Located in the community of Hyde Park on Chicago’s South Side, just 15 minutes from the city center, the University of Chicago is uniquely positioned to contribute to, and draw from, the strength and diversity of this world-class metropolis. We have also made an indelible mark on the world at large.
Changing the World
Our faculty and students are pioneers, discoverers, teachers, scholars, and change agents. We ask tough questions, engage the world around us, and pursue knowledge with rigor because we believe in the transformative power of ideas.
Our undergraduate program is known for its emphasis on critical thinking and broad interdisciplinary exposure to the full range of intellectual discovery. Our College classrooms have a reputation for being hotbeds of exhilarating discourse. Discussions that start in the classroom often move to the dormitory hall, to the lunch table, and into the community. A Chicago education is a life-changing experience.
Creating New Disciplines
As the nation’s celebrated teacher of teachers, we place particular emphasis at the graduate level on the training of students for careers in academia and research. Committed to scholarship of the highest order, our faculty has made major contributions to existing bodies of knowledge and to the creation of new fields of study. Chicago scholars seek to break down artificial disciplinary barriers and frequently explore research and coursework outside their selected fields. We have long thrived in an atmosphere of free and open inquiry, which has led to classic studies of literary criticism and urban sociology, the development of ecology, and the study of religions as an academic field.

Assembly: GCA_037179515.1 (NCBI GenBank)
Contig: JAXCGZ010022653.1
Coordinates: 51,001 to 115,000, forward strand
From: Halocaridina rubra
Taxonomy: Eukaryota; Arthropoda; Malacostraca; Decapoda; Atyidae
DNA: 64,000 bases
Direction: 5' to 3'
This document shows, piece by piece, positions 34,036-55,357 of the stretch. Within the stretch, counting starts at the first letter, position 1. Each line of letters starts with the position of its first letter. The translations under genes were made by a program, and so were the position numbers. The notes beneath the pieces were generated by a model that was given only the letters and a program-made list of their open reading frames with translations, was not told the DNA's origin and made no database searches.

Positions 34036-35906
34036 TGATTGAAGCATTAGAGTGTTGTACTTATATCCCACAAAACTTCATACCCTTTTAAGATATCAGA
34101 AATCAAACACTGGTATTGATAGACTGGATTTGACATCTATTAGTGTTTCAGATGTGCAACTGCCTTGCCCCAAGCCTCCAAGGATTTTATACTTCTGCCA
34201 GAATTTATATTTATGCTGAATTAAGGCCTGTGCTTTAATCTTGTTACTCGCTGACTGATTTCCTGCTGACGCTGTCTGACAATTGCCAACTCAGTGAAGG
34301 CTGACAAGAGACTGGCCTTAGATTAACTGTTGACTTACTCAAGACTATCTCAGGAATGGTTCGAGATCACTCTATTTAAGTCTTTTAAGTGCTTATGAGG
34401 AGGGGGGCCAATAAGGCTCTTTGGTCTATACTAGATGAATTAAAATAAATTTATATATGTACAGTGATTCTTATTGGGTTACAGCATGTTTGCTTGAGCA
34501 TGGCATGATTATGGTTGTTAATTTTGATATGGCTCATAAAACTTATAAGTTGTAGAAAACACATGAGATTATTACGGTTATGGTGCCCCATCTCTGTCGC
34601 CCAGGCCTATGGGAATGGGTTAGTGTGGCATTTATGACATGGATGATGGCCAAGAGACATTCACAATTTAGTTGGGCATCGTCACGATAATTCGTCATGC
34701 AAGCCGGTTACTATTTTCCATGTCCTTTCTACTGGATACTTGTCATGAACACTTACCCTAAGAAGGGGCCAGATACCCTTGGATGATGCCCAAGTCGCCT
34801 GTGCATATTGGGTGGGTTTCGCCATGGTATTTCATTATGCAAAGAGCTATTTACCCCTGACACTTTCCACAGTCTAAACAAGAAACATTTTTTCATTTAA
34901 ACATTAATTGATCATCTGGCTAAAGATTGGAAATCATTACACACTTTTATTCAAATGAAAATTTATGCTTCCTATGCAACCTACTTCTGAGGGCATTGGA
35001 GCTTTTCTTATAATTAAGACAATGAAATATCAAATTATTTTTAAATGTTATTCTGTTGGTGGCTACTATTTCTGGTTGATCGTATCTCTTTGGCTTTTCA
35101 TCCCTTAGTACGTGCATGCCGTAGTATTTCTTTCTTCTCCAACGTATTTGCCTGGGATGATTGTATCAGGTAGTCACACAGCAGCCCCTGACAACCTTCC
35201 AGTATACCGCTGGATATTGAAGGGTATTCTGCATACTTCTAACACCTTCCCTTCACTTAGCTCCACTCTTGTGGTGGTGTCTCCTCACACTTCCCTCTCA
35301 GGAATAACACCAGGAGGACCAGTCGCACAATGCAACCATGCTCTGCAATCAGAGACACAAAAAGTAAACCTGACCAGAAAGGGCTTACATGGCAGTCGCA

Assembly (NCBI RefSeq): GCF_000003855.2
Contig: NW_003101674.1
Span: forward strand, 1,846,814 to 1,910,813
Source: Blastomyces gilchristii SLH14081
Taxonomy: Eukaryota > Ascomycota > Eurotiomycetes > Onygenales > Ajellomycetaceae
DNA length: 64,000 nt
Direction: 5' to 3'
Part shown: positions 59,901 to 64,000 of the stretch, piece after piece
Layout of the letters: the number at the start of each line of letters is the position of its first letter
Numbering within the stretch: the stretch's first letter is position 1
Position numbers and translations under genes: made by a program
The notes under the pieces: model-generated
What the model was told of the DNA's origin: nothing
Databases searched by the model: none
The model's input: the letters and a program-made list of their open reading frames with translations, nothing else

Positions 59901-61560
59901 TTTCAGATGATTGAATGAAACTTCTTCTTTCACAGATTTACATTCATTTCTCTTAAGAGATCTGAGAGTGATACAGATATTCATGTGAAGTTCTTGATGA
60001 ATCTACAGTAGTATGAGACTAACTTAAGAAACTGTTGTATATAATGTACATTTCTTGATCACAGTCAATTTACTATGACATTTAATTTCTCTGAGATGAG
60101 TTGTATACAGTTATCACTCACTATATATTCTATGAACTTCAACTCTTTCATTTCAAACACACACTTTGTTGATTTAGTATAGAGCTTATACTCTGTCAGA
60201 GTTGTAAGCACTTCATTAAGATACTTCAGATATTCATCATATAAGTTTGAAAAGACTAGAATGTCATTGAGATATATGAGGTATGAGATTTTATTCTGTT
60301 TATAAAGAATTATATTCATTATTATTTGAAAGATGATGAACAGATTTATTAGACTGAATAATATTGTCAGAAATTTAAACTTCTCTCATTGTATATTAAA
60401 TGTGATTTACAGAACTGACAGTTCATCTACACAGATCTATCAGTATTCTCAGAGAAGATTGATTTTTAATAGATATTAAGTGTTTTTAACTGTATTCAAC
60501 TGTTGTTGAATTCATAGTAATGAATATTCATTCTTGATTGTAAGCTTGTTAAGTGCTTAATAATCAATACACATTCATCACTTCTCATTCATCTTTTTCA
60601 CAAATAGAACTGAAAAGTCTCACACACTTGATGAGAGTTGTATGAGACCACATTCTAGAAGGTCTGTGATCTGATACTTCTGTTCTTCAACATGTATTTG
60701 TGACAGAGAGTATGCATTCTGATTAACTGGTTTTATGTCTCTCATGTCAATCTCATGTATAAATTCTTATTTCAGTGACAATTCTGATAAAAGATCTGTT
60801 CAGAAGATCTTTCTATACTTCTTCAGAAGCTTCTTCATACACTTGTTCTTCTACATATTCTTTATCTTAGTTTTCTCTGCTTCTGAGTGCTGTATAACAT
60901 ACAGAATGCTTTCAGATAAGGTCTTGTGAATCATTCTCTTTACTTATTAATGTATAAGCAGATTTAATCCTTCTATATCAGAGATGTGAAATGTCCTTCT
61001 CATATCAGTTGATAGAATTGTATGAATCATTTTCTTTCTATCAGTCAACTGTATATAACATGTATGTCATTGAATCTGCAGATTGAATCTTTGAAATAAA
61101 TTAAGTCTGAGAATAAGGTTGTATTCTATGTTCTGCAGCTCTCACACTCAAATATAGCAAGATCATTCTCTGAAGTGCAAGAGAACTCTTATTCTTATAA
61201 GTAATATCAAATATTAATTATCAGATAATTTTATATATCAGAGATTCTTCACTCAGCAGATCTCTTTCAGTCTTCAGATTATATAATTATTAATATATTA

If the first faculty had met in a tent, this still would have been a great university,” said President Robert Maynard Hutchins, the University’s fifth president, in his 1929 inaugural address.
The first faculty assembled on Opening Day, 1892, were indeed an impressive bunch: lured from colleges all over the country, they had been drawn to Chicago by the idea of a community of great scholars. As Charles O. Whitman, who left Clark University to head the biology department at the new institution, enthusiastically put it, “The time has now come when we must recognize and live up to the necessity for greater organic unity among kindred sciences.”
‘Bran Splinter New’
William Rainey Harper, the University’s first president, envisioned a university that was “‘bran splinter new,’ yet as solid as the ancient hills”—a modern research university, combining an English-style undergraduate college and a German-style graduate research institute. The University of Chicago fulfilled Harper’s dream, quickly becoming a national leader in higher education and research: an institution of scholars unafraid to cross boundaries, share ideas, and ask difficult questions.